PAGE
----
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research-article

Approximate solution of the Fokker-Planck equation for a multi-degree of freedom frictionally damped bladed disk under random excitation

[+] Author and Article Information
Alwin Förster

Institute of Dynamics and Vibration Research, Leibniz Universität Hannover, 30167 Hannover, Germany
foerster@ids.uni-hannover.de

Lars Panning-von Scheidt

Institute of Dynamics and Vibration Research, Leibniz Universität Hannover, 30167 Hannover, Germany
panning@ids.uni-hannover.de

Jörg Wallaschek

Institute of Dynamics and Vibration Research, Leibniz Universität Hannover, 30167 Hannover, Germany
wallascheck@ids.uni-hannover.de

1Corresponding author.

ASME doi:10.1115/1.4040740 History: Received June 22, 2018; Revised June 28, 2018

Abstract

Bladed Disks are subjected to different types of excitations, which cannot in any case be described in a deterministic manner. Fuzzy factors, such as slightly varying airflow or density fluctuation, can lead to an uncertain excitation in terms of amplitude and frequency, which has to be described by random variables. The computation of frictionally damped blades under random excitation becomes highly complex due to the presence of nonlinearities. Only a few publications are dedicated to this particular problem. Most of these deal with systems of only one or two degrees of freedom and use computational expensive methods, like finite element method (FEM) or finite differences method (FDM), to solve the determining differential equation. The stochastic stationary response of a mechanical system is characterized by the joint probability density function (JPDF), which is driven by the Fokker-Planck equation (FPE). Exact stationary solutions of the FPE only exist for a few classes of mechanical systems. This paper presents the application of a semi-analytical Galerkin-type method to a frictionally damped bladed disk under influence of gaussian white noise (GWN) excitation in order to calculate its stationary response. One of the main difficulties is the selection of a proper initial approximate solution, which is applicable as a weighting function. Comparing the presented results with those from the FDM, Monte-Carlo Simulation (MCS) as well as analytical solutions proves the applicability of the methodology.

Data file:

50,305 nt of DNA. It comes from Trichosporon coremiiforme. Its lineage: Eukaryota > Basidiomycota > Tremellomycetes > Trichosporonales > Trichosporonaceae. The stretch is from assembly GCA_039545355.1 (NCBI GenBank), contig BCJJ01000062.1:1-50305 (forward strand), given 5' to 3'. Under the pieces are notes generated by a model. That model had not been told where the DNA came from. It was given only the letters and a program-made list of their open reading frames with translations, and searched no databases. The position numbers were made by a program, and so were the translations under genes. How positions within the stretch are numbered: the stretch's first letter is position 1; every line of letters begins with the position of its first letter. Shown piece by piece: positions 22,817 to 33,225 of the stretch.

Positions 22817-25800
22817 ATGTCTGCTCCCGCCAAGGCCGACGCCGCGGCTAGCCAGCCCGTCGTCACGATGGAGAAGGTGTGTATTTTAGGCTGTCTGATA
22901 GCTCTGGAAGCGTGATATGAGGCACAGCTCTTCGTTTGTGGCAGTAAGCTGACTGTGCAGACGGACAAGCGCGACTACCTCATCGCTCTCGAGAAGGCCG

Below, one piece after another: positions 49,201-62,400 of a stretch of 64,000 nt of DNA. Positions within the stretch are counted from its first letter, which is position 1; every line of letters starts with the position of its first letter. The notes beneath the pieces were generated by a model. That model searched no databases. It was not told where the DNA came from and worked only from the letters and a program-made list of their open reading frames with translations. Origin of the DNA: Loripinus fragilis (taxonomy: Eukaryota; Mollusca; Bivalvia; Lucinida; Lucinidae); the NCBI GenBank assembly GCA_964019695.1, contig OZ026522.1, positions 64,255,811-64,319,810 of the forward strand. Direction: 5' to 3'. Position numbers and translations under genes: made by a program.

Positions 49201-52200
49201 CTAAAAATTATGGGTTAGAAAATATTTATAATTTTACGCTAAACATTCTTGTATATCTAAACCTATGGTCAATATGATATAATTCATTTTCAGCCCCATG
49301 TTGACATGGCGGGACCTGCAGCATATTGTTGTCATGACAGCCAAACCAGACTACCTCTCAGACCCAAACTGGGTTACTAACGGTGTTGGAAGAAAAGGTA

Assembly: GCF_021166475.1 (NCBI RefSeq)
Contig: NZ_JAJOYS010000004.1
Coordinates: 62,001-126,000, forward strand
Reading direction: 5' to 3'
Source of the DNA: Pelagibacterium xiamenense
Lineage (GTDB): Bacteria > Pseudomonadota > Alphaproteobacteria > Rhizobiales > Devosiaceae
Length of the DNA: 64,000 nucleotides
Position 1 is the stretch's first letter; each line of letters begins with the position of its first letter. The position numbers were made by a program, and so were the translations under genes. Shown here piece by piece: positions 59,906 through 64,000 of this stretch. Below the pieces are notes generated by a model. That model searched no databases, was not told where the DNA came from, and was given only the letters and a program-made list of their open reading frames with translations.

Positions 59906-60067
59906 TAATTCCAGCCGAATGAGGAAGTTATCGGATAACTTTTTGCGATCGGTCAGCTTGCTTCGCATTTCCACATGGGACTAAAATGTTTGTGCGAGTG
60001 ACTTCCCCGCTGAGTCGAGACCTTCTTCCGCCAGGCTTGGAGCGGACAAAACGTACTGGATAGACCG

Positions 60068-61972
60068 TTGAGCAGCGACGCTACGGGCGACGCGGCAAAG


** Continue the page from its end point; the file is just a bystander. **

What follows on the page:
Copyright (c) 2018 by ASME
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